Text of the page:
While I have interest in a set of Serblin Accordo’s and Focal Dioablos these Dynaudio Heritage speakers are beautiful and for me, have no real negatives besides not being as open and crips as a Focal speaker and not being as rich and romantic as a Sonus Faber or Serblin design. I love all three sounds but the Heritage offers a nice balance of all of these sounds.
They also have been sounding very nice with any Pass Labs product I have thrown at them (even the INT-25) and was excited to see how they would handle the XA60.8 Monoblocks.
My Beloved INT-250 Glowing Blue
Pass Labs has another integrated in their lineup that sits between the 25 and 250 and it is called the INT-60. The 60 delivers 30 WPC of Class A and after that it heads into Class A/B territory. The XA 60.8 Monoblocks deliver a full 60 WPC of Class A into 8 ohms and a whopping 120 WPC into 4 ohms (my speakers are 4 ohms). So these mono blocks are like the INT-60 on steroids. Separate power supplies, no crosstalk and each speaker would have an 88lb amp driving it to its peak performance. No compromises.
Be warned though. These monoblock amps are electricity eaters and heat monsters as well. Running them for the first 6 hours had my room heat up a few degrees and at 800 Watts of usage for the pair, it’s like having eight 100 watt light bulbs going on at the same time when running the amps. With the amps and the INT-250 running I am sure my electricity meter was spinning nice and fast.
Even so I was excited to try them in a couple of ways. First, using my INT-250 as the pre-amp which is what this (part 1) review will be based on. The INT-250 has pre amp outs and can be used to drive external amplifiers. While this is not as ideal as something like an XP-12 or XP-22 dedicated pre-amp from Pass, this would allow me to hear the differences between the INT-250 on its own with it’s own powerful 250 WPC amplifiers inside vs the pure Class A monoblocks, which have less rated wattage power for my power hungry speakers.
A few weeks after listening with the INT-250 as the pre amp I will attach a Pass Labs pre-amp to see if that takes it even further. As for cables, I am running everything balanced with Nordost Blue Heaven cables and one Audioquest Columbia XLR from Pre to Amps.
Delivery and Burning In
Pass Labs sent me the XA60.8’s to check out. To review. To evaluate. To see what I thought of them in my system. Just to note, I make not a cent from these audio reviews. No affiliate sales, no kickbacks, none of that. I love writing reviews as audio has been a lifelong passion of mine and I happily do it without the need for a paycheck. So my words here are from the heart, not hype or for affiliate sales.
When the UPS guy came and dropped off both boxes he said “What is inside of these boxes”?!?!?. I told him it was a pair of monoblock amplifiers and he just gave me a look like “What”?!?! Lol. These boxes were heavy at around 100lbs per box. The amp weight is 88lbs a piece or almost 190lbs for the set. Phew, and I thought the INT-250 was a beast.
I unpacked the amps where the UPS guy dropped them off, right on my front porch. I carried them into the house using the heavy duty handles on the back, and it wasn’t so bad. In my listening room, which is all the way in the back of our house I placed them near each speaker that they would be powering.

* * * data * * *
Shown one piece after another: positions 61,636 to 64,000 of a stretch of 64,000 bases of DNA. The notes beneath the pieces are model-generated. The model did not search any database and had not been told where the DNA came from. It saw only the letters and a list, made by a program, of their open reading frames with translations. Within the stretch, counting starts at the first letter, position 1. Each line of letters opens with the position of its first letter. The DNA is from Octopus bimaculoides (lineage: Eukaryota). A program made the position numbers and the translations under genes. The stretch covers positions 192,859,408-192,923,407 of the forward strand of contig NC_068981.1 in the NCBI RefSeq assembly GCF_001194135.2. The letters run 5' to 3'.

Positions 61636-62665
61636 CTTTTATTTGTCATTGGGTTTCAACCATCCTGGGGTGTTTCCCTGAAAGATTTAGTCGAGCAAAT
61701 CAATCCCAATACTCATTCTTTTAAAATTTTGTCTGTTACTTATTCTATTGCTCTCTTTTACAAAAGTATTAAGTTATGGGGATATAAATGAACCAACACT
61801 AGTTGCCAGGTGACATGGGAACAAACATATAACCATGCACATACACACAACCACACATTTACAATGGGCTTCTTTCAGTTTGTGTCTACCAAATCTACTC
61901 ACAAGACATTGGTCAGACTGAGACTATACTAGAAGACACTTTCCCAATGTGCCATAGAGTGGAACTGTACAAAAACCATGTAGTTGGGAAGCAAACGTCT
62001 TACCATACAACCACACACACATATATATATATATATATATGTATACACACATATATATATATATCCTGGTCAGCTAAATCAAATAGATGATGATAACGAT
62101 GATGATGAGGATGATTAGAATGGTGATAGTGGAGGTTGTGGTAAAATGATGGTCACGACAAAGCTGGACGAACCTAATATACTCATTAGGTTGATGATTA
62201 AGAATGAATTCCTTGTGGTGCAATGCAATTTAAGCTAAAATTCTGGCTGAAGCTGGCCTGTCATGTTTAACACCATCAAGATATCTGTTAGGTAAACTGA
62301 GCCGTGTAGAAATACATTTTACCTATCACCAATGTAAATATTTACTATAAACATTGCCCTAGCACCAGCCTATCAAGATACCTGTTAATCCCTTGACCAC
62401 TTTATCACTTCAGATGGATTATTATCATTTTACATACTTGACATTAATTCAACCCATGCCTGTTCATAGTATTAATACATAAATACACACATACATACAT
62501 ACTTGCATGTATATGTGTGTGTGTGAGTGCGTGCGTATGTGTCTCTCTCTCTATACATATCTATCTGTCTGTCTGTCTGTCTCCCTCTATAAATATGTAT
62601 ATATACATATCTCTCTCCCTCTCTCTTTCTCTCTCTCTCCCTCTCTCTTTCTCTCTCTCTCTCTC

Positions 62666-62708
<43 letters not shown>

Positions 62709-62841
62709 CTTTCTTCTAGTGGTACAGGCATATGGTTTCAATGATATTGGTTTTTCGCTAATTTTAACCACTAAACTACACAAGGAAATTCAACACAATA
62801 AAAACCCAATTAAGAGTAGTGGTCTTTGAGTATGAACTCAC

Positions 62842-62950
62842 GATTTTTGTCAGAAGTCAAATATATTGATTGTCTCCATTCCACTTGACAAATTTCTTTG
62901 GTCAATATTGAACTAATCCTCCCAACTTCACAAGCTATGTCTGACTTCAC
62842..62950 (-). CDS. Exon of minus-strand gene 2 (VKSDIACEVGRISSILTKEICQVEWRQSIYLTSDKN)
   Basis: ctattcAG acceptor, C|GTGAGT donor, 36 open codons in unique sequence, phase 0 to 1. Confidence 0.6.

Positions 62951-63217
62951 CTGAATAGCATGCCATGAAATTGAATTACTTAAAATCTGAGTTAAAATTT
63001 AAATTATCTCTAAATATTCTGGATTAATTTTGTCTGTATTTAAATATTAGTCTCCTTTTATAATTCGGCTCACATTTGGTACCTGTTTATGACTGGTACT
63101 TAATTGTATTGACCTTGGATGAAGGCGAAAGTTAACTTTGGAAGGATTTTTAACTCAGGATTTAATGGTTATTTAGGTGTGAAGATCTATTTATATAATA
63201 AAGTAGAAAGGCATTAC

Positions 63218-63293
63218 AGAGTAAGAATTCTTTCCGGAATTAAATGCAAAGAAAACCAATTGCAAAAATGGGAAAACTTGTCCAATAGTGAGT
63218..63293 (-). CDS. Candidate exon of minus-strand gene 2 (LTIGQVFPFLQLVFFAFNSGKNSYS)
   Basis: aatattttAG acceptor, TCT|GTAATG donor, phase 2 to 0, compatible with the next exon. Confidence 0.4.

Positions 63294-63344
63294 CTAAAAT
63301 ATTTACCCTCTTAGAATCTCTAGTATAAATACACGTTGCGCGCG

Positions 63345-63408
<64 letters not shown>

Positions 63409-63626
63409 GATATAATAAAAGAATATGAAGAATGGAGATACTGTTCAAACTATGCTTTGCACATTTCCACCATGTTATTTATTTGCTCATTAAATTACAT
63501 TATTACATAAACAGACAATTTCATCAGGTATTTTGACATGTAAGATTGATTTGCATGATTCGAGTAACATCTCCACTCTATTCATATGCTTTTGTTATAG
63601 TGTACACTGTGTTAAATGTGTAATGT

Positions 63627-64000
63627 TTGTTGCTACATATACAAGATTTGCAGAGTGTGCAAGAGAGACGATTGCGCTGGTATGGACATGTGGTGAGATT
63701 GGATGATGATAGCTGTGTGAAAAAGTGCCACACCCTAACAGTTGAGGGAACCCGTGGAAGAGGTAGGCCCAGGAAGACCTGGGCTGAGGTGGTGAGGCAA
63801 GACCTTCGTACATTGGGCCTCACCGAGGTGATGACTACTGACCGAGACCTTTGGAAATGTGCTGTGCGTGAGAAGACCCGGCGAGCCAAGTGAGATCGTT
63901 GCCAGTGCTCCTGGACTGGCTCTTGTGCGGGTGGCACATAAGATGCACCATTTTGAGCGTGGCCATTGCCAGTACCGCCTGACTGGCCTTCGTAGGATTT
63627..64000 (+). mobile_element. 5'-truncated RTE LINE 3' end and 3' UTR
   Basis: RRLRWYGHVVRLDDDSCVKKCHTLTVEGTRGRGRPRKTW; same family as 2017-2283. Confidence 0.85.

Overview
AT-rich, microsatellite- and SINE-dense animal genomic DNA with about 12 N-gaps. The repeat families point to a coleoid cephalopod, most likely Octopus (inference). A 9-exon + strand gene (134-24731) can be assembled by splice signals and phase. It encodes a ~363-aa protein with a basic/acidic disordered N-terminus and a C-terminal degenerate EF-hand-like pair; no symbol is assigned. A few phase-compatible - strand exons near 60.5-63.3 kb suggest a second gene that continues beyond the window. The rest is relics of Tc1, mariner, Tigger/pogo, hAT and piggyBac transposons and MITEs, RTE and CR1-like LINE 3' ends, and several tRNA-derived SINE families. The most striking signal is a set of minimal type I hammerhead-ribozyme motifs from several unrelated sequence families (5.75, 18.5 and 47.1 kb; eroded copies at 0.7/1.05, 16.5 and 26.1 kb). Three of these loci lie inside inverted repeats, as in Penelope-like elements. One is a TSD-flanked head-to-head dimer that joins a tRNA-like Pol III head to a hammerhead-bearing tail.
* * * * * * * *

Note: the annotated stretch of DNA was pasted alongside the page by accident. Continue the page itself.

The amps have one XLR balanced input and one RCA input on each amp with two sets of speaker being posts as you can use either one as a left or right amplifier. You can not use one as a stereo amp even though with both sets of biding posts it may appear this way. Once set up, hooked up and ready to rock and roll I turned them on and let them settle in for a few days.
One day I was running them in quietly for 12 hours and decided to check in on the sound. When I walked into my closed door room it was sweltering hot. My 12X18 room has one window AC unit as it is separate from the house central AC and I did not have that window unit on and it was a balmy 91 degrees outside. The listening room was steaming as between the INT-250, the 60.8’s and the outside temps it was HOT. I turned on the AC unit and within 20 minutes it was comfy again ; )
But these amps run hot. Much hotter than the INT-250 which I feel never gets that hot. The 250 is basically a Class A/B design though and only offers the first 15 watts in Class A. The XA 60.8 monoblocks are biased deep into Class A and with the 120 WPC going into my speakers, all Class A, they were running pretty warm. So yes, all you have heard about these amps getting hot is true! Even so, once the room was cooled off it was not an issue. One of my other favorite amps of all time which also ran in class A (and used Tubes) ran super hot but man did it sound amazing (Line Magnetic 219ia). It seems heat = glorious sound.
After a few days of running in (these were not brand new but refurbished so I was told a full burn in was not fully needed) they started to sound settled in and I decided to sit down and listen, and then compare to my INT-250 alone.
The Listening “Experience”
OK, the amps were run in, they were all hooked up with decent cables and I had my digital front end and now vinyl front end ready to go. I was all set to listen to tracks I know backwards and forwards to see how a set of $15k monoblocks compared to a $13k integrated amp alone.
Anytime I get a new audio piece in I am excited but also keep my expectations low and I understand that once you get to this price range we are dealing with “different” rather than “better”. I knew the 60.8’s would offer me a different sound, but not necessarily better. I knew the sound of the 250 very well, as I listen daily in this room to it as I write, think, daydream or drink coffee. It is my escape, and how I am able to live life without stress. It’s an Experience.